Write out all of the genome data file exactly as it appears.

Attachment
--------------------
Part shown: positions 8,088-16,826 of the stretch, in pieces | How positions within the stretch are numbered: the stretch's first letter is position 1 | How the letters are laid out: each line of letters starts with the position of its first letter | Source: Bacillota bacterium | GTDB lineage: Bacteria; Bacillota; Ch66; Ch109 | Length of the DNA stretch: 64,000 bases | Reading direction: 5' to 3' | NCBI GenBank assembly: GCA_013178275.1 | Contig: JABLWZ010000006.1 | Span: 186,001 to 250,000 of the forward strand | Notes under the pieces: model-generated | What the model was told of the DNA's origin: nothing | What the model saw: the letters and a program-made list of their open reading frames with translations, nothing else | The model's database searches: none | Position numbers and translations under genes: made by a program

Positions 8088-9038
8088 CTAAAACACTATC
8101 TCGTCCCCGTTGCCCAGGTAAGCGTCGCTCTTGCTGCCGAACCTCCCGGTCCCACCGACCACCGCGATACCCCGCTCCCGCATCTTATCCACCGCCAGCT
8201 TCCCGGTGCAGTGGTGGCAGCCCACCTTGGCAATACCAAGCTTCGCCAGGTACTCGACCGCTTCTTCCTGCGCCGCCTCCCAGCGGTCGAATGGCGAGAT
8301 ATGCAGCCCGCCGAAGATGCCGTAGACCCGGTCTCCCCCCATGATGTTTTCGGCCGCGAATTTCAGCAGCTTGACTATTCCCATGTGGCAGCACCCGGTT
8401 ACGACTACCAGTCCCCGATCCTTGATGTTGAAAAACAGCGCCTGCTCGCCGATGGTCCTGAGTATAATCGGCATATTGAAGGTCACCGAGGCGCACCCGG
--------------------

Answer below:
Part shown: positions 8,088-16,826 of the stretch, in pieces | How positions within the stretch are numbered: the stretch's first letter is position 1 | How the letters are laid out: each line of letters starts with the position of its first letter | Source: Bacillota bacterium | GTDB lineage: Bacteria; Bacillota; Ch66; Ch109 | Length of the DNA stretch: 64,000 bases | Reading direction: 5' to 3' | NCBI GenBank assembly: GCA_013178275.1 | Contig: JABLWZ010000006.1 | Span: 186,001 to 250,000 of the forward strand | Notes under the pieces: model-generated | What the model was told of the DNA's origin: nothing | What the model saw: the letters and a program-made list of their open reading frames with translations, nothing else | The model's database searches: none | Position numbers and translations under genes: made by a program

Positions 8088-9038
8088 CTAAAACACTATC
8101 TCGTCCCCGTTGCCCAGGTAAGCGTCGCTCTTGCTGCCGAACCTCCCGGTCCCACCGACCACCGCGATACCCCGCTCCCGCATCTTATCCACCGCCAGCT
8201 TCCCGGTGCAGTGGTGGCAGCCCACCTTGGCAATACCAAGCTTCGCCAGGTACTCGACCGCTTCTTCCTGCGCCGCCTCCCAGCGGTCGAATGGCGAGAT
8301 ATGCAGCCCGCCGAAGATGCCGTAGACCCGGTCTCCCCCCATGATGTTTTCGGCCGCGAATTTCAGCAGCTTGACTATTCCCATGTGGCAGCACCCGGTT
8401 ACGACTACCAGTCCCCGATCCTTGATGTTGAAAAACAGCGCCTGCTCGCCGATGGTCCTGAGTATAATCGGCATATTGAAGGTCACCGAGGCGCACCCGG